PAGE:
HC Deb 25 November 1959 vol 614 cc517-28

Motion made, and Question proposed, That this House do now adjourn.—[Mr. Legh.]

10.35 p.m.

Mr. Cyril Osborne (Louth)

I am very grateful to you, Mr. Speaker, for allowing me to raise this matter tonight, and I apologise for doing so at this rather late hour. An important point is involved, and I was compelled to raise it in this way because I tried to put a Question on the Order Paper about ten days ago and the learned Clerk said that it would not be in order to ask Questions about nationalised industries in the manner that I desired. I was advised to seek your indulgence, Sir, so that I might raise the matter on the Adjournment, and that is what I am doing.

In passing, may I say that this in itself raises another important issue which one day the House will have to face? A few days ago the Leader of the House said that he thought that both sides of the House were now agreed that the nationalised industries as a whole would have to come more under Parliamentary control. I think the only way that that can be effective will be to allow more Questions. Already complaints have been made to you, Mr. Speaker, that we car not get through the Questions put down. If more Questions are going to be allowed on nationalised industries, the House will, I think, have to make up its mind to have not one hour but 1½ hours for Question Time. However, that is another issue.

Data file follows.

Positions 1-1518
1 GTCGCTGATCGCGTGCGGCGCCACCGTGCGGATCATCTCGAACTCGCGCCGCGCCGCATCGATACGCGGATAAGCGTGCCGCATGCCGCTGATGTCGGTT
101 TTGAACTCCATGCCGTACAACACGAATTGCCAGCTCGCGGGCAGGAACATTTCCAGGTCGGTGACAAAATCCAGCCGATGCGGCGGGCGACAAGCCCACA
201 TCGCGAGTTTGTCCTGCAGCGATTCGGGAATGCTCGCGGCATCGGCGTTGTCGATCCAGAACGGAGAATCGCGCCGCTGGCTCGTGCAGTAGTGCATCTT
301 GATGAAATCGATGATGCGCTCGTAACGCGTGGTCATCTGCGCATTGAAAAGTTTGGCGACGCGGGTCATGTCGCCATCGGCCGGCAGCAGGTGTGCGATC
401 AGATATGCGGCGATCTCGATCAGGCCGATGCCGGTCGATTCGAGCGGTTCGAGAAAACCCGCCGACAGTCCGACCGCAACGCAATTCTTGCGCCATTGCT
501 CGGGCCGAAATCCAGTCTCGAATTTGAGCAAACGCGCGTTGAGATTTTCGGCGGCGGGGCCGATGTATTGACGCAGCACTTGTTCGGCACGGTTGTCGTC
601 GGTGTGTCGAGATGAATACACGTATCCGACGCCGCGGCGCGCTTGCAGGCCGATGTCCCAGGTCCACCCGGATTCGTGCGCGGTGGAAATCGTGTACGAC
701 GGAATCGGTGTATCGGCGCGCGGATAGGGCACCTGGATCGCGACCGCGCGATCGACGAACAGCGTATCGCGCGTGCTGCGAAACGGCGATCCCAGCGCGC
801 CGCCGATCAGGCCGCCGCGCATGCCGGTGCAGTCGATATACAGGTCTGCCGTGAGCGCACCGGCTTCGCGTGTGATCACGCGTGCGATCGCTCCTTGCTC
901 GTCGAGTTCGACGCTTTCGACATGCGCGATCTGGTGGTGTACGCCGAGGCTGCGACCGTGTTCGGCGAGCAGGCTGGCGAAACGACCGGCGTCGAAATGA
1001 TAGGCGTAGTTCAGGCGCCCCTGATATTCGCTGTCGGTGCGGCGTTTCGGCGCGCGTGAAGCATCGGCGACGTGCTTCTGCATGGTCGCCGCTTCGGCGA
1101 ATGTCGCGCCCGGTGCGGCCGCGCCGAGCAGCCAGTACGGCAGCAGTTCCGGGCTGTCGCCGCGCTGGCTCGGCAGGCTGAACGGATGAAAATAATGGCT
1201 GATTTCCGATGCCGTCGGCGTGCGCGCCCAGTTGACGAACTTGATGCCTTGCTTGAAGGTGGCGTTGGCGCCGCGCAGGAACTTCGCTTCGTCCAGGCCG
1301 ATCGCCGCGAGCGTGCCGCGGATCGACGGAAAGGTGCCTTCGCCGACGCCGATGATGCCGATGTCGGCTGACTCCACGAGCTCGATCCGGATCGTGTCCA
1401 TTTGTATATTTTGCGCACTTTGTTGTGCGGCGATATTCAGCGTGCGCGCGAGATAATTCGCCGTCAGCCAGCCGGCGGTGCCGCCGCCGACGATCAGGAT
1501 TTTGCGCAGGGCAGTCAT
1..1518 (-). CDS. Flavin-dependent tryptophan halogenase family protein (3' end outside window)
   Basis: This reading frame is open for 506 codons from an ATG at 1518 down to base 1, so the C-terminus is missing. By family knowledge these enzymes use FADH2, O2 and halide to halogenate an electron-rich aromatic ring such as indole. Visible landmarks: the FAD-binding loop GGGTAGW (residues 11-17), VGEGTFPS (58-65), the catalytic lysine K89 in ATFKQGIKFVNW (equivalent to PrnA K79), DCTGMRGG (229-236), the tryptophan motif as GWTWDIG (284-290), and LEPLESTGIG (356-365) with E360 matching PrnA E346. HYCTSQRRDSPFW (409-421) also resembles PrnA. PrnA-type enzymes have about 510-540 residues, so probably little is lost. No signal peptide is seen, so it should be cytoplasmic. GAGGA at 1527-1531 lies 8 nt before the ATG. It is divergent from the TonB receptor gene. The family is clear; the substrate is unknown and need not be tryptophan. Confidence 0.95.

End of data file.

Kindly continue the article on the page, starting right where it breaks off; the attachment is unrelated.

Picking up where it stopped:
I wish to raise the question of the inefficiency in certain respects of British Road Services, and I want to make it clear to my hon. Friend who is to reply that I am not now questioning the wisdom or unwisdom of nationalisation. The industry has been nationalised by the will of the nation. It is here, and we have to accept it. Our duty as a Conservative Government is to try to make nationalisation work. We are not going to alter it. It is here for good, and our job is to see that we get as much efficiency into the system as possible. I believe that one way of doing that is, from rime to time, to discuss the failings of certain nationalised industries in the House so that they may be considered by the House, and then the Minister can go back to his controlling authority and see what can be done.

I also want to make it quite clear to my hon. Friend that I am not condemning the whole of British Road Services. In some respects, they do a fine job. In other respects, they fall down lamentably. The real question I want to put to my hon. Friend is why it is that this nationalised industry can in some respects do such a really good job and in others fall down so terribly badly. I have given my hon. Friend the evidence on which I base my questions, and lie knows the firms to which they relate, but I do not propose to give their names to the House. I feel that that is the best thing to do.